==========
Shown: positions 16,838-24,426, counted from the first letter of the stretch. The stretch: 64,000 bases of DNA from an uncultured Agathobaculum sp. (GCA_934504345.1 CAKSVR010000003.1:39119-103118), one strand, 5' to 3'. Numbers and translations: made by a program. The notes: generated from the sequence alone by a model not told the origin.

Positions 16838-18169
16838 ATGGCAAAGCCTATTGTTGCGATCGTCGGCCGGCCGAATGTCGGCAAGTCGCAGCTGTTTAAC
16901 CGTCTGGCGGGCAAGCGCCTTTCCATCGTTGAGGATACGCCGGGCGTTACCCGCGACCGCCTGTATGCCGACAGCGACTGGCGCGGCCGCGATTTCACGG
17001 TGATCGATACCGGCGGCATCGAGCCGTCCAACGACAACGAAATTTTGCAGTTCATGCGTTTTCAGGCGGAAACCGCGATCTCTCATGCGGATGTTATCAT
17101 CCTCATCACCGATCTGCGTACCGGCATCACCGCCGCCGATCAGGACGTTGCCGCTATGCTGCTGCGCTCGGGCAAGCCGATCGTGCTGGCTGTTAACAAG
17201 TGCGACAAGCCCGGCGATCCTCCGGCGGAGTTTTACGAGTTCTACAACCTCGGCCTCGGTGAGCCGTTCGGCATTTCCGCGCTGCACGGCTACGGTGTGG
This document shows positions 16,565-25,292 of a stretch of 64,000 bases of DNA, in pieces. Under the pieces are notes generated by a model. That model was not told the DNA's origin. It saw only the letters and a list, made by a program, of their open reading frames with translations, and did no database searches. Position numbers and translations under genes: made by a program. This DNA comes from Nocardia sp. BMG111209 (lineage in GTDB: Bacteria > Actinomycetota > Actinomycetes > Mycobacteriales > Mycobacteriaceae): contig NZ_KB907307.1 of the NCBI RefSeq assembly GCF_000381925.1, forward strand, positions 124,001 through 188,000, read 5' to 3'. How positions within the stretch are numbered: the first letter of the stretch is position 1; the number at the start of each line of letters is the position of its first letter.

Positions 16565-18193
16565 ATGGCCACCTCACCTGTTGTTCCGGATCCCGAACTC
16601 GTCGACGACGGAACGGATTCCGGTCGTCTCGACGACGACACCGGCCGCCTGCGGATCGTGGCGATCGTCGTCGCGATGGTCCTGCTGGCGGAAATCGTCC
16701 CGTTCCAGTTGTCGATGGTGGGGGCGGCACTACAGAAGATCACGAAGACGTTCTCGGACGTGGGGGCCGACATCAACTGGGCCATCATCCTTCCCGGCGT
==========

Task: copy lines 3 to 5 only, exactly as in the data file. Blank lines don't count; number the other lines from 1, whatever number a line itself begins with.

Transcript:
16838 ATGGCAAAGCCTATTGTTGCGATCGTCGGCCGGCCGAATGTCGGCAAGTCGCAGCTGTTTAAC
16901 CGTCTGGCGGGCAAGCGCCTTTCCATCGTTGAGGATACGCCGGGCGTTACCCGCGACCGCCTGTATGCCGACAGCGACTGGCGCGGCCGCGATTTCACGG
17001 TGATCGATACCGGCGGCATCGAGCCGTCCAACGACAACGAAATTTTGCAGTTCATGCGTTTTCAGGCGGAAACCGCGATCTCTCATGCGGATGTTATCAT